Crowe, Eyre Evans (1799–1868), journalist, fiction writer, and historian, was born 20 March 1799, at Redbridge, near Southampton, of Anglo-Irish parents. His father, David Miles Crowe, was a captain in an East India regiment; his mother died shortly after his birth. He was educated in Carlow and at TCD, but left before taking his degree in order to pursue a career in journalism. He published The pleasures of melancholy, and a Saxon tale (1819), and contributed to the Dublin Magazine and the Irish Monthly Register. He next worked briefly in London before an extended sojourn in Italy, where he wrote descriptive articles for Blackwood's Magazine (1822–3). He returned to London, where in 1823 he married Margaret Archer of Kiltimon, Co. Wicklow (d. 1853), with whom he had four sons and two daughters, including Eyre Crowe (1824–1910), painter and secretary to William Makepeace Thackeray.
Often described as a benevolent tory, Crowe was a trenchant critic of the ascendancy, as was apparent in the two influential fictional works he published anonymously on Irish subjects: To-day in Ireland (1825), a portrait of agrarian violence, and Yesterday in Ireland (1829), which dealt with the 1798 rebellion. He also published the novel Vittoria Colonna (1825), and several short-story collections: The English in Italy (1825), The English in France (1828), and The English at home (1830). In the 1830s he devoted his energies to history and journalism. He was Paris correspondent for the Morning Chronicle (1832–44) and contributed A history of France to Dionysius Lardner's (qv) Cabinet Encyclopaedia (1830); he later published an expanded version of this work (5 vols, 1858–68), and a History of the reigns of Louis XVIII and Charles X (1854).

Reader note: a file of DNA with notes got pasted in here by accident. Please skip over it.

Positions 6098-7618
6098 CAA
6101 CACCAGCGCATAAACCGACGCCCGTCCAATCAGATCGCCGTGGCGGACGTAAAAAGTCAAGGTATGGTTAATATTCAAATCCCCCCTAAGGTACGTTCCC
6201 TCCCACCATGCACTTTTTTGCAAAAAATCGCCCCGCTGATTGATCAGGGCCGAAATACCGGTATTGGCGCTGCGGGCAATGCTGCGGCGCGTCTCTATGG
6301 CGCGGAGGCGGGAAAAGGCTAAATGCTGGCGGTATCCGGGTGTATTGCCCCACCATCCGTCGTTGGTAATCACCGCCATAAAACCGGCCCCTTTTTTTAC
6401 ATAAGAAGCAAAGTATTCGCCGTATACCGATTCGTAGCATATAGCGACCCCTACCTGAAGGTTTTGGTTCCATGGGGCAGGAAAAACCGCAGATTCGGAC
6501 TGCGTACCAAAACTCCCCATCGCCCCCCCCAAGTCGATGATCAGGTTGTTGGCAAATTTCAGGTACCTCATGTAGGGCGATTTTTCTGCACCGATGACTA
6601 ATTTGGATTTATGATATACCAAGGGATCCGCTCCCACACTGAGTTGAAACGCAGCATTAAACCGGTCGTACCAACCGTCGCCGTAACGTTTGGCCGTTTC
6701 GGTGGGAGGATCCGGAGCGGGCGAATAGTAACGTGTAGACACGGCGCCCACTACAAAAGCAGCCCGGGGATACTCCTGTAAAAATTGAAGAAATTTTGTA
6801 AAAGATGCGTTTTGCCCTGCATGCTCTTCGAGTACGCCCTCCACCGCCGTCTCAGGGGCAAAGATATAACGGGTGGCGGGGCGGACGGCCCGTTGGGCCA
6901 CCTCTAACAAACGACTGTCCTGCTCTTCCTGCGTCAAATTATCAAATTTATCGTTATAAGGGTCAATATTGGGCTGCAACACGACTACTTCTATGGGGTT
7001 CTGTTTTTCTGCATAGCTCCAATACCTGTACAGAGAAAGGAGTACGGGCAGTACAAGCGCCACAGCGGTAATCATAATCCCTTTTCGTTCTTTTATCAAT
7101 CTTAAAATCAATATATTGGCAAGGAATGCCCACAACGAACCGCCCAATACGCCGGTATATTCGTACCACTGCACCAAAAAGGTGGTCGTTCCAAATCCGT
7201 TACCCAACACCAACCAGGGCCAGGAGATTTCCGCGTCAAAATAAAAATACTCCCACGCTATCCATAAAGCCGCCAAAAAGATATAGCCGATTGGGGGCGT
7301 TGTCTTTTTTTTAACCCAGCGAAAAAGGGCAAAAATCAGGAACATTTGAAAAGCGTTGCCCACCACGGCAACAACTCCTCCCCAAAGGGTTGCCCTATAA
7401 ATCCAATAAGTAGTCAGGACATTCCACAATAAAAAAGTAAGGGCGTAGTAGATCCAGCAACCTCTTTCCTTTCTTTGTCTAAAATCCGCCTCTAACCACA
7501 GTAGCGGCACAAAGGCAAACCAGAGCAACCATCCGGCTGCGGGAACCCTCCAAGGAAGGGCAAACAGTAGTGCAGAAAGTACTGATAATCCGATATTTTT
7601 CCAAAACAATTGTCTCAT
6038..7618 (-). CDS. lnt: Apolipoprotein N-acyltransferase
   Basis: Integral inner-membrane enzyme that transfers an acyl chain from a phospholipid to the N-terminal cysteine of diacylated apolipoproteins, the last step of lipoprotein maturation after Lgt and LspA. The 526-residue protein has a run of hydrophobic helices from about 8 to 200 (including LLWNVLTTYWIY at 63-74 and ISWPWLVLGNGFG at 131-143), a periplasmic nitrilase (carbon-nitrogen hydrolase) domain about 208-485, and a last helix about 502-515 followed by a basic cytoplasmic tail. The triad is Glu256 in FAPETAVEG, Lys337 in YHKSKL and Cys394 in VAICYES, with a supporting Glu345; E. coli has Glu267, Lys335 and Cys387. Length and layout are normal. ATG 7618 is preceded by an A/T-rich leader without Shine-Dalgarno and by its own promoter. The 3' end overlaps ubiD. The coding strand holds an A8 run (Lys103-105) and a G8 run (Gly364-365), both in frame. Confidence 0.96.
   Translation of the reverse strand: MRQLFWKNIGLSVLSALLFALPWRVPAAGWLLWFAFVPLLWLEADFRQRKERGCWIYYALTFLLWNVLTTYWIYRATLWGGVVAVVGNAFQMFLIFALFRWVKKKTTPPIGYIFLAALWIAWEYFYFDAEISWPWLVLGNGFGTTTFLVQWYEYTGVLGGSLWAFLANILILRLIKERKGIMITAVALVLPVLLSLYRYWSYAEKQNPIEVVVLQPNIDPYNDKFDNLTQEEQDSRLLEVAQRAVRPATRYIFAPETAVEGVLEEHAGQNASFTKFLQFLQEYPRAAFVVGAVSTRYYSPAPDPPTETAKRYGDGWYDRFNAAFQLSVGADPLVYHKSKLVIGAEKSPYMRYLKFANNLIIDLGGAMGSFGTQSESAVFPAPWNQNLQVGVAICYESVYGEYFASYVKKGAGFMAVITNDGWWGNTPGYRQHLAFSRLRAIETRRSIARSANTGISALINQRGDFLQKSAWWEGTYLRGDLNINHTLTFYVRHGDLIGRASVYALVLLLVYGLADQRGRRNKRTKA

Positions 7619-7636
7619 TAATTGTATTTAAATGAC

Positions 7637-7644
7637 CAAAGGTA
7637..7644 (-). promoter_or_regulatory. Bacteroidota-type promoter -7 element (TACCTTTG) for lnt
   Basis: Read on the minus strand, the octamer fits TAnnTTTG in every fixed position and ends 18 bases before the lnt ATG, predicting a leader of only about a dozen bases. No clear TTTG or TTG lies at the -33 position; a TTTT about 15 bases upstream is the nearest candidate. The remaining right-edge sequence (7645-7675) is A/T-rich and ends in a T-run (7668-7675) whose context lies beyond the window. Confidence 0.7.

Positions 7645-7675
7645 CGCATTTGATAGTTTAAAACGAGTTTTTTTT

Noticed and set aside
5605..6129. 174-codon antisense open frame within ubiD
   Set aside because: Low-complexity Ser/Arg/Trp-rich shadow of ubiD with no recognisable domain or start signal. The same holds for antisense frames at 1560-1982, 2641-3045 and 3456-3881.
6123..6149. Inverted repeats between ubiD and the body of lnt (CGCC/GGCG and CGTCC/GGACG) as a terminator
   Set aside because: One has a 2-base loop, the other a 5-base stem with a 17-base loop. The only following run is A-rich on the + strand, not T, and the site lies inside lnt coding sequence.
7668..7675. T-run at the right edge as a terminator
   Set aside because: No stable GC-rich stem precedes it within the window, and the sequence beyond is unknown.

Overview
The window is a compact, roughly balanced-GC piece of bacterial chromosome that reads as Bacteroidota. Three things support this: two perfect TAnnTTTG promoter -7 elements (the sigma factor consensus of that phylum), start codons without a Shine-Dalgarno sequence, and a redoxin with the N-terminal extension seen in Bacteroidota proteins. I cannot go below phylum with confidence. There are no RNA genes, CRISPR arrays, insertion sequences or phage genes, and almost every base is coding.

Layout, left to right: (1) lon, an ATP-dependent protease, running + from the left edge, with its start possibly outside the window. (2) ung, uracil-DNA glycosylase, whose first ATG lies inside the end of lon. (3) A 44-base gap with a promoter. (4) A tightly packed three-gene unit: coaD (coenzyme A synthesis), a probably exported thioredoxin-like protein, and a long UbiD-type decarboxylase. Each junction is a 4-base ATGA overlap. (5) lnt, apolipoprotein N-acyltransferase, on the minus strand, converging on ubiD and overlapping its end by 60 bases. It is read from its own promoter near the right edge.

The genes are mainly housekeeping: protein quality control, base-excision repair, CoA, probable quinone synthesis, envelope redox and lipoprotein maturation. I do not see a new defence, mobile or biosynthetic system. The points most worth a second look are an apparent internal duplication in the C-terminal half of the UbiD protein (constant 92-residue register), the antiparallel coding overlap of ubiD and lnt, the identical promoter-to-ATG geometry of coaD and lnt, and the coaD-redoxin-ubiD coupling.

In 1844 he returned to England and concentrated on journalism, joining the staff of the liberal Daily News (reportedly at the invitation of Charles Dickens) as a writer on parliamentary affairs. He later edited this paper (1849–51), after which he wrote foreign articles for The Examiner. After making a trip to the Levant, he published The Greek and the Turk, or, Powers and prospects in the Levant (1853), in the same year as a novel, Charles Delmer. He died 25 February 1868 at 56 Beaumont Street, London, and was buried at Kensal Green cemetery.